Job titles are odd things. They indicate what you do for a living, but they can also limit the way others perceive the real value you deliver. No role exemplifies this problem more than Chief Information Officer (CIO).
As we all know, those with the CIO title have always been responsible for a lot more than “information”. They have been the backbone of the organization, assuring the efficiency of workflow and business processes. “Business decisions” were left to other leaders in the company.
But these days, CIOs have moved well beyond taking care of computers and networks. Now, in the age of digital transformation, they’re just as much as a strategic asset as the CEO and other executives.
The 21st century CIO must now consider every aspect of the business when making decisions. Operations, marketing, sales, production, and other pillars of the organization inform their choices. In that light, CIOs transformed from technologists to business strategists. Of course, that shift has been a long time coming. For at least a few decades, CIOs had to make a case for why they should be included at the executive table (and they should have been given a seat many years ago).
Today, CIOs are rightly seen as people with unique, multi-dimensional perspectives that are critical to strategic company initiatives. In fact, the era of leaders working in separate silos has gone the way of the dinosaurs. All successful organizations understand that the CIO must work in unison with other leaders, including the CMO and CFO, to accelerate growth. Smart CEOs now recognize that for them to lead great companies, the CIO must be a strategic catalyst. This mindset has now spread throughout the entire IT team, with individual team members engaged at every level of the company, with every department and function. They’re involved in the supply chain, compliance, intellectual property, even to sales.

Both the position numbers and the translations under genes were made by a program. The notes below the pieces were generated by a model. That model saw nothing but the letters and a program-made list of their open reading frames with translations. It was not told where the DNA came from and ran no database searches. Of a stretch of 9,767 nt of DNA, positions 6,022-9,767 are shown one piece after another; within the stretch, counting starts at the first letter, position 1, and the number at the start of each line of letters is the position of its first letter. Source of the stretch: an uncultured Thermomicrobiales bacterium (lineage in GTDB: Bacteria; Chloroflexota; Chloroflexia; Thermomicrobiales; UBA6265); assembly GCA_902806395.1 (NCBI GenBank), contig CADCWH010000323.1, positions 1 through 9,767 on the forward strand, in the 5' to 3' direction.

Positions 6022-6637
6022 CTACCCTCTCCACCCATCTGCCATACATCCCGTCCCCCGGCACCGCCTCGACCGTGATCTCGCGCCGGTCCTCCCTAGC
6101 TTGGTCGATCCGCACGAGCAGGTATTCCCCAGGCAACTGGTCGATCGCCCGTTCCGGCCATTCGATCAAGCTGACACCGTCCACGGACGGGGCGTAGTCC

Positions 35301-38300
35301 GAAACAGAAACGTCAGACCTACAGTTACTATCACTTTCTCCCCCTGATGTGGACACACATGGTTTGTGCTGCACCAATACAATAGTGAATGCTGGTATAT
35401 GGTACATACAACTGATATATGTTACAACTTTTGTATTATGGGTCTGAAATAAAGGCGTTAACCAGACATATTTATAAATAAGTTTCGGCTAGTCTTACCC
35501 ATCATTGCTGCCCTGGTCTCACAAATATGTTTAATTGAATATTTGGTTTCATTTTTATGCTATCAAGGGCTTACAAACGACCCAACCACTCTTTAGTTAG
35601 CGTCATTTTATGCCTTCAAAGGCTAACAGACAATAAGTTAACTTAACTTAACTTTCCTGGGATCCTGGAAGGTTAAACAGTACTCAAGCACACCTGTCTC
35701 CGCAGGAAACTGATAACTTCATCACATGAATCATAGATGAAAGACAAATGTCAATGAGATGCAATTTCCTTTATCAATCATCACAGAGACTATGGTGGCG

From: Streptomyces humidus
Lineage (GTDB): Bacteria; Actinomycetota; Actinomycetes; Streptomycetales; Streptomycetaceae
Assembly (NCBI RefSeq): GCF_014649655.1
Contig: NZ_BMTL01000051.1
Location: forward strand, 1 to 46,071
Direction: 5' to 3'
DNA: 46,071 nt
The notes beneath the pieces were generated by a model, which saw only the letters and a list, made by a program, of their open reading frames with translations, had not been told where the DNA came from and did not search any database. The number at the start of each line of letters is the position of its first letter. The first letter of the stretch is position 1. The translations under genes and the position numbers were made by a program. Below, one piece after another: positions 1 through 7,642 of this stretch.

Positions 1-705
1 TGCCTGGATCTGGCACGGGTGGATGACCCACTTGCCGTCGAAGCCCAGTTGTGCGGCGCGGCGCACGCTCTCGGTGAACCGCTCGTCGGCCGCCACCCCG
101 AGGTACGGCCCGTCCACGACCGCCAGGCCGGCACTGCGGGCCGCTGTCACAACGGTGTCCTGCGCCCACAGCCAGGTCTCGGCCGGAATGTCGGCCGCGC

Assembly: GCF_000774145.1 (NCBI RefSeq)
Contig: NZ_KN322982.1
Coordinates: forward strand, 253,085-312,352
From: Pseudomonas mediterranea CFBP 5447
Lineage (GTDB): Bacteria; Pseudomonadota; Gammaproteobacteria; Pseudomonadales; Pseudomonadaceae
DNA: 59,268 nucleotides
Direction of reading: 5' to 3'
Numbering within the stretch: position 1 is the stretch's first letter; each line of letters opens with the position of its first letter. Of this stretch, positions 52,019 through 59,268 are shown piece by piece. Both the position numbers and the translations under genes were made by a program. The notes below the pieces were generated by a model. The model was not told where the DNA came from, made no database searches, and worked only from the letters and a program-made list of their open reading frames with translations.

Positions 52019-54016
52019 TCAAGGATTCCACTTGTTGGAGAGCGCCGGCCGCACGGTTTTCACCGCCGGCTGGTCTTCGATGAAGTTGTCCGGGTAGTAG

And due to the “new” nature of the CIO, we’ve seen an evolution of related job titles. It’s common for an organization to have any combination of Chief Digital Officer, Chief Innovation Officer, Chief Data Officer, or Chief Analytics Officer.
Some CIOs shift into the Chief Innovation Officer or Chief Digital Officer role, which helps to drive the company’s digital transformation efforts. In this way, they’re able to shape the future of their companies, design new products and define new business models. They drive the company’s digital agenda.
With this entirely new set of responsibilities, some have called today’s CIO a “Transformational CIO.” They are the visionaries who lead digital implementation and engagement throughout the organization. And in doing so, other executives are now knocking on their office doors looking to collaborate, in sharp contrast to how executive dynamics worked in years past.
Despite being responsible for being a visionary, today’s CIO is also perceived as a bottom-line revenue generator. That’s a huge change: Not so long ago, IT was viewed strictly as a cost center. But now that companies must create value with technology, many CIOs actually bill their work to the departments for which they deliver IT services. Accordingly, CIOs can generate revenue for the company by creating new products and services.
Along these lines, IT departments aren’t necessarily just “order takers” anymore. Some requests have to be accompanied with an explanation of how the specific enhancement or modification will increase revenue or decrease costs. This is another example of how there is no longer a distinction between IT and the business.
Of course, CIO responsibilities have been slowly shifting ever since the dawn of the digital age. The difference in 2021 is that the pandemic has acted like rocket fuel for even more significant change. CIOs have gone from being perceived as technology experts to educators and influencers. Companies simply cannot make major strategic decisions without input from the CIO.
Technology is part of every fiber of an organization’s fabric. That’s why the pandemic proved that technology decisions have to be made as a group. Going forward, CIO roles will expand to have an impact on legal, regulatory, governance, and other elements that couldn’t have been foreseen even just a few years ago. And that’s a good thing for everyone else sitting at the executive table.